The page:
Gonzalez has at least one RBI in all nine games and is hitting .417 (15-for-36), with five doubles, three home runs and 14 RBIs over the span. He's also just the second Red Sox player to have driven in a run in nine or more consecutive games with Boston winning each contest after Dwight Evans did it in 1989.
The Red Sox traded a bounty of prospects to acquire Gonzalez in the offseason with hopes of him putting up some big numbers against the tough pitching in the American League East. But not many thought he would be this good.
Gonzalez had started every single one of the Red Sox 65 games this season and leads the AL in hits (91), doubles (22), RBIs (60), batting average (.341) and total bases (156).
"He's been exactly what we hoped for. When you see it in person, it's kind of fun," manager Terry Francona said. "You hear all the stories and look at the scouting reports and watch games on TV, but when you get to watch it every day, it's been a lot of fun."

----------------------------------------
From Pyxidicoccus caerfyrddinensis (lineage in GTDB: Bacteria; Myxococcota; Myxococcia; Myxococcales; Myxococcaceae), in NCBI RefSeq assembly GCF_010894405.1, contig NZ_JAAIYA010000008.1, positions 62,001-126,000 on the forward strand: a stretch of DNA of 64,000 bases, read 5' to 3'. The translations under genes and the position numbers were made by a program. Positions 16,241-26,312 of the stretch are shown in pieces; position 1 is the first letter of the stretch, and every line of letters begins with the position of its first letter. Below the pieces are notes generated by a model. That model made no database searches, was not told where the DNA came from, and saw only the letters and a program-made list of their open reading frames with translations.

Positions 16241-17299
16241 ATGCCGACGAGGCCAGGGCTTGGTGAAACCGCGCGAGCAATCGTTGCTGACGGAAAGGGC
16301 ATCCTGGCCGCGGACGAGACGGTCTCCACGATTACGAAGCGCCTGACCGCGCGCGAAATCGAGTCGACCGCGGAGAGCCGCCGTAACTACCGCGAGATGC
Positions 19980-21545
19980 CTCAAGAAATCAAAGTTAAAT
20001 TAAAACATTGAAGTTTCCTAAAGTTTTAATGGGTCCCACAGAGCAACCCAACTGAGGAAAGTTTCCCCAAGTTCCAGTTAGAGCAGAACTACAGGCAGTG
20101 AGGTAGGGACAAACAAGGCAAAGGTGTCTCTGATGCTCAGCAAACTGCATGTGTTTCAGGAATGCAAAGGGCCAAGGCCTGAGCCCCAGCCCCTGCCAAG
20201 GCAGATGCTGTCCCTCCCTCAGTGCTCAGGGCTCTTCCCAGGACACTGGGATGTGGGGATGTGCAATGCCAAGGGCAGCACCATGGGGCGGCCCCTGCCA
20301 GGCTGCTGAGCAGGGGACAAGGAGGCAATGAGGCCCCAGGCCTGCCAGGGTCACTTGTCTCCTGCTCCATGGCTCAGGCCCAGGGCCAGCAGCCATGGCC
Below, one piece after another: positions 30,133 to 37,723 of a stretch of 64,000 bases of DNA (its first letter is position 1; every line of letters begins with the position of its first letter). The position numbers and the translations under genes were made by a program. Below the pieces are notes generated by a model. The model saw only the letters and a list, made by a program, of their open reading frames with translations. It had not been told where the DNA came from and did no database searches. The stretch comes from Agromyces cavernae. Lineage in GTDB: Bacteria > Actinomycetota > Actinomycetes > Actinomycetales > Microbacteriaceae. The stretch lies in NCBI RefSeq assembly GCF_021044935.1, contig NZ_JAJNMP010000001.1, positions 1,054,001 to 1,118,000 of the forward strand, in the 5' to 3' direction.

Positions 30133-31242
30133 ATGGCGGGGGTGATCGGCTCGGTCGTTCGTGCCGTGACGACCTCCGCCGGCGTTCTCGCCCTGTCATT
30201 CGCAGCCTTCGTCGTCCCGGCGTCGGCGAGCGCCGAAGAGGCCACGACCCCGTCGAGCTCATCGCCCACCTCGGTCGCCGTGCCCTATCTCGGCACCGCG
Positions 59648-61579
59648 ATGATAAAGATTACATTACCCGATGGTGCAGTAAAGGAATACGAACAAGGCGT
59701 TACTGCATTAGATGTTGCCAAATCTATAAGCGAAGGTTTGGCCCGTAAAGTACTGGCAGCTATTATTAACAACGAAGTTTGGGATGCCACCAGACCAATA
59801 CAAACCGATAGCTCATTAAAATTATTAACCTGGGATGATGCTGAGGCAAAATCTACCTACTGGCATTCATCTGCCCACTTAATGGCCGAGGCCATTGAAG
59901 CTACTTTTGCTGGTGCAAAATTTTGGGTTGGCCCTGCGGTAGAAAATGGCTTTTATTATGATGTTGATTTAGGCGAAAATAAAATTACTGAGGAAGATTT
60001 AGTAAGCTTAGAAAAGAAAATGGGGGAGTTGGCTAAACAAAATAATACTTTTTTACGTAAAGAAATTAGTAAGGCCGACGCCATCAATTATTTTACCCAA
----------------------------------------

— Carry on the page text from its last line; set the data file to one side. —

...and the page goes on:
Gonzalez has also adapted well to a new clubhouse after spending his last five big league seasons with the San Diego Padres. Gonzalez hasn't looked out of place for a moment at Fenway Park, even taking on a leadership role with the team.
It reminds Francona of what Victor Martinez did when he came over to the Red Sox from the Indians in 2009. Martinez immediately became a leader and a veteran presence in the clubhouse for a Boston team that finished with the third-best record in the AL at 95-67.
"They're different personalities. But from Day 1, [Gonzalez] has been very active and very vocal, and I think pretty comfortable," Francona said. "I think that will grow, too. ... I don't know how he feels inside, but if he was having some reservations, it certainly didn't look like it."